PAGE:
pianist and composer Satoko Fujii feels as if her music doesn’t fit in anywhere – too odd for the jazz crowd, and too jazzy for the rock crowd. To me, this is a sure sign of artistic success, especially after having recorded 50-odd CDs as a leader and perhaps another 50 as a side-person and collaborator over the past 10 years. For someone as prolific and as restless as Fujii, the avoidance of genre-specific musical pigeonholes is a prerequisite for the continued vitality of her endlessly fecund artistry. Though Fujii currently leads several bands, including three or four different big bands, two or three different quartets, and a longstanding duo with trumpeter Natsuke Tamura, her primary creative outlet is a piano trio that features two other 21st Century jazz innovators: bassist Mark Dresser and percussionist Jim Black. This is a piano trio for the ages – a group whose oeuvre consistently smacks of genius.
Trace A River is the trio’s sixth or seventh recording since its inception over a decade ago. Suffice it to say that the interaction between the three virtuosi is now beyond telepathic. Unlike most jazz piano trios, Fujii music’s is essentially cooperative in nature – at different times during each of the seven pieces on this disc, each musician functions as a lead voice. Similarly, the written portions of Fujii’s imaginative, multi-sectioned compositions receive as much weight as do the improvisations. Frequently the trio breaks up into various duo combinations, or stops entirely as an individual soloist launches an improvisation or plunges forward into a new compositional motif. Fujii’s music has few constants, except for a tireless sort of forward-moving energy, and a never-ending quest for invention. The trio seems to take particular pleasure in negotiating the musical connective tissue that binds Fujii’s odd musical juxtapositions together. In ‘Take Right’, a gently ruminative solo piano intro gives way to a brief burst of post-Cecil Taylor improvisational energy music before the first theme rides in on a wave of Black’s punkish drum energy.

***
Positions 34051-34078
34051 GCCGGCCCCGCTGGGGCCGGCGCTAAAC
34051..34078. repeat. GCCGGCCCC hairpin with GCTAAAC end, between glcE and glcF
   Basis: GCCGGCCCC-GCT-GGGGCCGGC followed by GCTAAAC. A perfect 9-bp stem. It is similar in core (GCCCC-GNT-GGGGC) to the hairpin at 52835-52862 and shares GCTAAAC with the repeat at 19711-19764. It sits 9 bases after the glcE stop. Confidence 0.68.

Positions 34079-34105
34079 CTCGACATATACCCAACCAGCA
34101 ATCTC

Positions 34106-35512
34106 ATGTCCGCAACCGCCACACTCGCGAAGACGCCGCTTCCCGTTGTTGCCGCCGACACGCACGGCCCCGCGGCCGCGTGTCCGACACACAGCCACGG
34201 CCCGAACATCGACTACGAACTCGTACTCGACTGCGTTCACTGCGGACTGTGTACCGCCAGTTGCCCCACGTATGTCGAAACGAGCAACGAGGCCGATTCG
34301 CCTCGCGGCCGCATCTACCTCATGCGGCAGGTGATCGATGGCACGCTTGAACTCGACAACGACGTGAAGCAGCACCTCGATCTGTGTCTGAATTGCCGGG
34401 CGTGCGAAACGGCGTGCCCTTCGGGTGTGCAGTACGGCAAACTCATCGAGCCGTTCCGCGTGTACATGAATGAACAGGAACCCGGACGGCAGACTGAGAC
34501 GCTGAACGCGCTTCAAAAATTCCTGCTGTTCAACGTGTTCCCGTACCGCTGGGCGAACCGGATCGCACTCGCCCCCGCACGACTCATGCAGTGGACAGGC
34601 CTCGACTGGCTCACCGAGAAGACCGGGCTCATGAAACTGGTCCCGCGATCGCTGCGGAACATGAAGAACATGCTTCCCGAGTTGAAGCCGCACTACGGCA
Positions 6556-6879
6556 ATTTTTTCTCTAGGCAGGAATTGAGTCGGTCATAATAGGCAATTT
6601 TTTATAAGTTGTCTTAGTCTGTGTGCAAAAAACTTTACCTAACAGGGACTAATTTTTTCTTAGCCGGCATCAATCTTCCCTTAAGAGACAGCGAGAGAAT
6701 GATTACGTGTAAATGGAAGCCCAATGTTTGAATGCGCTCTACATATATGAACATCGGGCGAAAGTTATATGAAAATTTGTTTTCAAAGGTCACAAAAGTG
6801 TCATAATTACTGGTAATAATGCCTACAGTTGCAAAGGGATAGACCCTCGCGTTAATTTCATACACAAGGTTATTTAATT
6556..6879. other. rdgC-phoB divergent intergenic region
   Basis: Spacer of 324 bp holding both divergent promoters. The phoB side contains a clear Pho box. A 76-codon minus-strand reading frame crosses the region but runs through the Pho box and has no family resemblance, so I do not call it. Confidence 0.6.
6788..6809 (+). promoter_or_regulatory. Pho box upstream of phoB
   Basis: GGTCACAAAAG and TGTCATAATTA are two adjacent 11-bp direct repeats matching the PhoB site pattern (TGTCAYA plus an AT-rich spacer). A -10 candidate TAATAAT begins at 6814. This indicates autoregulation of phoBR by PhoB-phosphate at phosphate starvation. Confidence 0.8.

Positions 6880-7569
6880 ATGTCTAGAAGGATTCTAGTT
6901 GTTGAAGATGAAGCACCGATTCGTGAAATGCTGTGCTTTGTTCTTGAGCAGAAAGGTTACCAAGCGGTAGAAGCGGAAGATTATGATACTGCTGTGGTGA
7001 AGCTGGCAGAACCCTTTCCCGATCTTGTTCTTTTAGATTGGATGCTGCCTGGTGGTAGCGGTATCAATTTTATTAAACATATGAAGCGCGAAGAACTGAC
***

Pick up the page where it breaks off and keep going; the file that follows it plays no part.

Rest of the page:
Elsewhere on Trace A River, Fujii and her trio abandon the ever-changing kaleidoscopic approach of pieces like ‘Take Right,’ ‘Kawasemi,’ and the sprawling title track for a steely single-mindedness and sustained focus. This comes to the fore on the CD’s three ballads. ‘Manta,’ a haunting, folk-tinged lament that hangs in the air like a morning mist. This music slides into one’s consciousness on Dresser’s mega-glissandi and Black’s spooky malleted gongs and cymbals as Fujii slowly moves from prepared piano to a more traditional approach. The extended melody is gauzy, trancelike. Dresser and Black support Fujii with drums and bass that are in constant flux while also somehow being totally in the pocket. This is truly remarkable music-making. Two piano solos, the dreamy ‘Day After Tomorrow’ and the darker, jazzier ‘February’ have a similar drifting mystery to them. The power of these pieces originates in their meditative concentration and detailed exploration of a relatively confined musical area.
Though Fujii, who studied at NEC with George Russell, Paul Bley, and Cecil McBee, derives artistic inspiration from sources as diverse as heavy metal, Japanese folk music, contemporary classical, and avant garde jazz, more mainstream influences also crop up in her music. In particular, the melody line of ‘A Maze of Alleys’ playfully conjures the work of Chick Corea before it explodes into a sequence of Don Pullen-like sweeps and runs. Dresser’s solo on this piece is lush and expansive. Corea is hinted at again during Fujii’s solo on ‘Kawasemi,’ another raucous ride that features Jim Black’s spectacularly unhinged drumming and Dresser’s complete re-imagination of his bass as a giant viola.
I don’t know how Satoko Fujii does it, but she has created yet another indispensable recording. Her singularly energetic and inventive music is a wonder to behold. Trace A River is truly one of 2008’s best jazz recordings, and belongs in the collection of all jazz fans who have a serious interest in the future of jazz piano, post-Cecil Taylor. — Dave Wayne
CD version (incl. shipment cost world-wide)